“Our findings are changing the picture in terms of assessing the risk and the potential impacts of oil spills,” said Nat Scholz, leader of the NWFSC’s ecotoxicology program and a coauthor of the new study. “We now know the developing fish heart is exquisitely sensitive to crude oil toxicity, and that subtle changes in heart formation can have delayed but important consequences for first-year survival, which in turn determines the long-term abundance of wild fish populations.”

Scientists from the Northwest Fisheries Science Center and Alaska Fisheries Science Center temporarily exposed embryonic salmon and herring to low levels of crude oil from the North Slope of Alaska and found that both absorbed chemicals at similar concentrations in their tissues. The embryos were then transferred to clean seawater and raised as juvenile fish for seven to eight months.

Few of the exposed embryos or larvae were outwardly abnormal in any way. However, closer examination of the fish revealed subtle defects that could reduce their long-term survival:

Juvenile salmon exposed to oil grew more slowly, with those exposed to the highest concentrations growing the slowest. For salmon, early survival in the ocean is strongly influenced by juvenile growth, with smaller fish suffering higher loss to predators.

Scientists used swimming speed as a measure of cardiorespiratory performance and found that fish exposed to the highest concentrations of oil swam the slowest. Slower swimming is an indication of reduced aerobic capacity and cardiac output, and likely makes fish easier targets for predators.

Exposure to oil as embryos altered the structural development of the hearts of juvenile fish, potentially reducing their fitness and swimming ability. Poor swimming and cardiac fitness is also a factor in disease resistance.

“With this very early impact on the heart, you end up with an animal that just can’t pump blood through its body as well, which means it can’t swim as well to capture food, form schools, or migrate,” said Mark Carls, toxicologist at the Alaska Fisheries Science Center. “Crude oil is changing basic physiology, or what makes a fish a fish.”

Scientists reviewed data on measured oil concentrations in surface water samples collected in Prince William Sound after the oil spill and during the 1989 herring spawning season. Most of the 233 samples contained less oil than was believed to be toxic to herring at the time, based on gross developmental abnormalities. However, nearly all of the samples contained oil at or above concentrations shown in the new study to alter heart development.

If the Exxon Valdez spill impacted heart development among a large majority of fish that were spawned in proximity to oiled shorelines, the subsequent losses of juveniles to delayed mortality would have left fewer adults to join the population. Although not direct proof, this provides a plausible explanation for the collapse of the Prince William Sound herring stock four years later, when fish spawned during the oil spill would have matured.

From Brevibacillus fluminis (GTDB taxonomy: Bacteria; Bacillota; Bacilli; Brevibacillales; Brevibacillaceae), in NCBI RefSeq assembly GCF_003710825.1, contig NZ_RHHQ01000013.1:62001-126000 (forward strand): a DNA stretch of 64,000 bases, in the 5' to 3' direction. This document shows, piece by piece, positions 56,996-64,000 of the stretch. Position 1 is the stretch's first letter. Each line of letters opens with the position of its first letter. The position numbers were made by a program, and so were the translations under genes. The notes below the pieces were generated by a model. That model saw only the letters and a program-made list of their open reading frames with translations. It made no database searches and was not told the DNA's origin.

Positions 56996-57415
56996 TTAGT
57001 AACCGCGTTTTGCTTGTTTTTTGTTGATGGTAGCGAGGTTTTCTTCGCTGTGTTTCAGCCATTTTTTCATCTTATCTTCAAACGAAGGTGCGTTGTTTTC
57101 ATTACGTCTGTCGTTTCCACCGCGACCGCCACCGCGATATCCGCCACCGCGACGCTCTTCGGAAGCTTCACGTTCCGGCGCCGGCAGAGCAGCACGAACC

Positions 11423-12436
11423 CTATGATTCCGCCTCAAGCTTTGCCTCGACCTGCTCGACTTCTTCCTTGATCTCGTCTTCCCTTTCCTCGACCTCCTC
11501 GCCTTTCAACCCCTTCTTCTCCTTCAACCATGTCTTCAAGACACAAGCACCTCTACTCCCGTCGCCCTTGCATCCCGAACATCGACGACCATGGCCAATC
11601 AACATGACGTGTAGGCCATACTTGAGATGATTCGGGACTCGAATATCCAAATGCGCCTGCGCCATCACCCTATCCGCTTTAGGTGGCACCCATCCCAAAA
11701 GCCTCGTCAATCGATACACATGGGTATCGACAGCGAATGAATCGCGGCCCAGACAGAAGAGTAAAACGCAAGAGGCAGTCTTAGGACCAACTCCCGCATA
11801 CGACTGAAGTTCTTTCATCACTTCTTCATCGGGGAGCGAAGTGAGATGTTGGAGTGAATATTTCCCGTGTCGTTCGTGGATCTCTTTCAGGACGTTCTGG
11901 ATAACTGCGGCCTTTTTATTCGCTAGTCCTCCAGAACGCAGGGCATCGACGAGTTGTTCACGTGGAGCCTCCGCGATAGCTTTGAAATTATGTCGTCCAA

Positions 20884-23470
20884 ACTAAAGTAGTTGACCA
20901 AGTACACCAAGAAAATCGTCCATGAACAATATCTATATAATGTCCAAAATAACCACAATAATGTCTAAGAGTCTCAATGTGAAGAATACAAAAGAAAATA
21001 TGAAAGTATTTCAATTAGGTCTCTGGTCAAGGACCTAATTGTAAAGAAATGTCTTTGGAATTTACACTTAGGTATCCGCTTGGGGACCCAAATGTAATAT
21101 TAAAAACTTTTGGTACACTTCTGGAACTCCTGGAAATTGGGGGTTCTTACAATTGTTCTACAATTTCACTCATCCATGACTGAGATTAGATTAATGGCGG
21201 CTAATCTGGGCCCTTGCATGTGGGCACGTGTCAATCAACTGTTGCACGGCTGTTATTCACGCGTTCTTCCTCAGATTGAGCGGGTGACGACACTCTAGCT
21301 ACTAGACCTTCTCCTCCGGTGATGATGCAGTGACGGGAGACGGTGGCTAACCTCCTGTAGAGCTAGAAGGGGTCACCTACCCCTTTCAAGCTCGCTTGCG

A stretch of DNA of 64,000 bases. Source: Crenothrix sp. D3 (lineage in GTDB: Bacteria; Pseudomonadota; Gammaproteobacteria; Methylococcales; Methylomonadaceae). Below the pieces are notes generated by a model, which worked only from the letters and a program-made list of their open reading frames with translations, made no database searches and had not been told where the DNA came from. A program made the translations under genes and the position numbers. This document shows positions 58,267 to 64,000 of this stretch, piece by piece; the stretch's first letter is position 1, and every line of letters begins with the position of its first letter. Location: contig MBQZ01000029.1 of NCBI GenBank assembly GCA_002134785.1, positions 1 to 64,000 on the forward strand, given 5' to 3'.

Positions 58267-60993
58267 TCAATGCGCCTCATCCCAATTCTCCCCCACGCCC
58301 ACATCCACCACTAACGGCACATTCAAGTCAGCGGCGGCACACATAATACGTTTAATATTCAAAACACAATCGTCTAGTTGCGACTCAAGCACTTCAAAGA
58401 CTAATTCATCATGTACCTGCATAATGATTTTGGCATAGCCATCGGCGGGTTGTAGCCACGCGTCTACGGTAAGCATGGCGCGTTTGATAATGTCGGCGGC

The study concludes that the impacts of the Exxon Valdez spill on nearshore spawning populations of fish are likely to have been considerably underestimated in terms of both the geographic extent of affected habitat and the lingering toxicity of low levels of oil. The findings will likely contribute to more accurate assessments of the impacts of future oil spills, Incardona said. “Now we have a much better idea of what we should be looking for,” he said.

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Watch: New Ads Promote U.S. Crude Exports

By Wendy Laursen 2015-09-09 17:45:17

The American Petroleum Institute (API) has launched a new series of ads highlighting what it sees as the broad economic and national security benefits of crude oil exports.

“We’re speaking directly to the consumers and workers who will benefit from lifting these outdated trade restrictions,” said API’s executive vice president for government affairs, Louis Finkel. “The House and Senate are considering bipartisan legislation to lift the ban, and it’s important to share the facts on how free trade in oil could create new jobs, put downward pressure on fuel costs, and strengthen our energy security.”

The new television and online campaign will begin this week in Colorado, Florida, Illinois, Indiana, New Mexico, New York, New Jersey, Pennsylvania, Virginia, Maryland, West Virginia, Washington and the District of Columbia.

The ads feature quotes from major U.S. news outlets explaining how lifting America’s ban on oil exports could spur additional U.S. energy production, generate jobs, protect consumers and strengthen U.S. allies. The campaign is a key component of API’s broader energy literacy efforts, emphasizing the importance of updating U.S. energy policies to reflect America’s rise as a global energy superpower.

“Study after study, including last week’s report from the U.S. Energy Information Administration, shows that allowing U.S. oil exports could benefit consumers and sharpen America’s competitive edge. And our allies around the world are eager to reduce their reliance on less friendly nations. As lawmakers consider a deal that would put Iran’s crude on the global market, it’s worth asking why U.S. producers don’t yet have that same access to customers abroad. Now is the time to act, and we appreciate the efforts of leaders in Congress who are pushing to quickly harness America’s economic and diplomatic potential as an energy superpower.”

The Debate